As of that first advertisement, we see that TSR had only two products available: D&D and the lesser-known Cavaliers and Roundheads, an English Civil War setting miniature wargame. The line at the top of the order form contains handy blanks to let customers fill in how many copies of each they would like. The flyer is especially noteworthy for downplaying the title Dungeons & Dragons and emphasizing "Swords & Sorcery" above all else: this actually led some early recipients of the flyer to mistake the very name of the game. It moreover says virtually nothing about what the game is or how it works: if you had never heard of D&D before, would this advertisement convince you to try it?
By mid-year, TSR had added a third title to their product line, the Napoleonic miniature wargame Tricolor. With its release came a new advertisement:
At the end of the year, after Warriors of Mars and Star Probe joined the TSR product line, TSR printed double-sided flyers, with one side greatly resembling the Feburary 1974 advertisement above, as it relegated all new releases to the flip side. We see that in the advertisement below, which Gygax sent to GPGPN in January 1975. Note that it is in color because TSR supplied the editor of GPGPN with a stack of these flyers, enough for one to be stapled into each copy, where previously the editor had photoduplicated one for publication himself. It is possible that there exist color versions of the original February 1974 advertisement as well.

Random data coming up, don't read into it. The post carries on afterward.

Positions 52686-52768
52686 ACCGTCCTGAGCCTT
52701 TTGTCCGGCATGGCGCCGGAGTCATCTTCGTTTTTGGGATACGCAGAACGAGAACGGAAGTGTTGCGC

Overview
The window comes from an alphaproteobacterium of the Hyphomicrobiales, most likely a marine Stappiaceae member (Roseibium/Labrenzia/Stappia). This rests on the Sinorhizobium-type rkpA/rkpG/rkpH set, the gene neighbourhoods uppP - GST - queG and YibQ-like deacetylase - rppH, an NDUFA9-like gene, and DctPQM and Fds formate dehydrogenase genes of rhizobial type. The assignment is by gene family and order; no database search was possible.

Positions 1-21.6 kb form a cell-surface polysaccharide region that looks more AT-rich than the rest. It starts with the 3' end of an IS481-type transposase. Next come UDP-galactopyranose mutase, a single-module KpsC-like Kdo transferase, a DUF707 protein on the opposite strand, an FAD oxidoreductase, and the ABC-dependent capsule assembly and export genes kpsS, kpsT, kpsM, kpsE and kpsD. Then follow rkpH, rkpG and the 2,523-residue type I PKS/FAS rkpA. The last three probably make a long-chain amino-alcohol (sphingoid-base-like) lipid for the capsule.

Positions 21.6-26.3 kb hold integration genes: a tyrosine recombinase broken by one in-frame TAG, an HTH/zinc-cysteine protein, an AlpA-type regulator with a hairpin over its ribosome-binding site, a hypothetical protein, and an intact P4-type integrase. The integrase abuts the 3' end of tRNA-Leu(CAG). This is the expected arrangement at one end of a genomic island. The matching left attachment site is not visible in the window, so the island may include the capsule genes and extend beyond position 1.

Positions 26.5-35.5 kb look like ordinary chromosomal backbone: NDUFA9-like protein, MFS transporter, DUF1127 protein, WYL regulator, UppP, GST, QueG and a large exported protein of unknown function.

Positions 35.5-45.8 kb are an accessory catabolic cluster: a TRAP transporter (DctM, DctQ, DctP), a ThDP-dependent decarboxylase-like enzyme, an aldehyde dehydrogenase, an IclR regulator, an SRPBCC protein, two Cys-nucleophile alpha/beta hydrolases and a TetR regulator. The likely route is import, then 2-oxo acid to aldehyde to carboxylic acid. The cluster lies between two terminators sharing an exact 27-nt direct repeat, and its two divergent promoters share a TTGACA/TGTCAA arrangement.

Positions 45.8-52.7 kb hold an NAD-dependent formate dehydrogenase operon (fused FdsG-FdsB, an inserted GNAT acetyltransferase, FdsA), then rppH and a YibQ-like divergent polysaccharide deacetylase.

While this advertisement might at first glance appear identical to the February 1974 original above, note that the first line of the order box differs: rather than pre-specifying that customers will order D&D or Cavaliers and Roundheads, it instead allows customers to choose from other products, no doubt including Tricolor, Warriors of Mars and Star Probe, all of which appear on the reverse. This was the last version of the advertisement to show D&D in its original incarnation.
By the summer, the Dungeons & Dragons box set had been redesigned: it was now a white box rather than a woodgrain box, and the cover art of the first volume (famously a swipe from the comic book Dr. Strange) was replaced by a fresh piece of artwork. This called for all new advertising flyers, as in this black-and-white instance shown below, which shipped with an early (probably the earliest) advertisement for Empire of the Petal Throne on its reverse. Finally, this advertisement promotes the name "Dungeons & Dragons" to almost equal prominence with the promise of "Swords & Sorcery," and is also the first advertisement to convey any sense of the play of the game. It will end this tour of the earliest D&D advertisements.